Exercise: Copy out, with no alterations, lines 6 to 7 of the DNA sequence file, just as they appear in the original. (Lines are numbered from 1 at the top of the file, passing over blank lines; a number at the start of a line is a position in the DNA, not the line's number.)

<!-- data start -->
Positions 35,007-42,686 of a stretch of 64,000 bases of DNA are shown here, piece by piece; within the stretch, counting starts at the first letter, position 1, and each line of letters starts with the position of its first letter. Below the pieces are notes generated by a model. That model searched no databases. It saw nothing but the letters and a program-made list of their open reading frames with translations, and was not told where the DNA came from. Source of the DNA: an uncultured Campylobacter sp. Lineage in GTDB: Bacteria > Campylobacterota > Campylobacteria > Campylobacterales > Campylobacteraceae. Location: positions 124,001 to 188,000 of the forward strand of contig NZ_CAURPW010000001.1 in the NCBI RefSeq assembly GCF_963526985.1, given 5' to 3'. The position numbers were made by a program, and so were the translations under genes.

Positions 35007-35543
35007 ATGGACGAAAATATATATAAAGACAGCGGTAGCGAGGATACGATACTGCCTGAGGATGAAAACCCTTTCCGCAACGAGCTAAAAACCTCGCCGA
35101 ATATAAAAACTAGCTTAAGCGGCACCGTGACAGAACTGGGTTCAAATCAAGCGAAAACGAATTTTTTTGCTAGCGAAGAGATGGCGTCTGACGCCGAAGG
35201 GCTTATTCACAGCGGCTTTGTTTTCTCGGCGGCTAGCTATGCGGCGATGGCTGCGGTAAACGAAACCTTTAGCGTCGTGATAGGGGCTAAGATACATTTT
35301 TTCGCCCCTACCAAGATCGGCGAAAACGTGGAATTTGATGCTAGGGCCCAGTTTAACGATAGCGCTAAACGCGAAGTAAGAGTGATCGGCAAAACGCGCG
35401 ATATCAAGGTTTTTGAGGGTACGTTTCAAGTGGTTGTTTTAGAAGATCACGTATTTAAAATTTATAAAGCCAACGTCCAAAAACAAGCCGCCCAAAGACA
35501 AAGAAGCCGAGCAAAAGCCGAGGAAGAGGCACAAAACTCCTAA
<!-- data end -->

35301 TTCGCCCCTACCAAGATCGGCGAAAACGTGGAATTTGATGCTAGGGCCCAGTTTAACGATAGCGCTAAACGCGAAGTAAGAGTGATCGGCAAAACGCGCG
35401 ATATCAAGGTTTTTGAGGGTACGTTTCAAGTGGTTGTTTTAGAAGATCACGTATTTAAAATTTATAAAGCCAACGTCCAAAAACAAGCCGCCCAAAGACA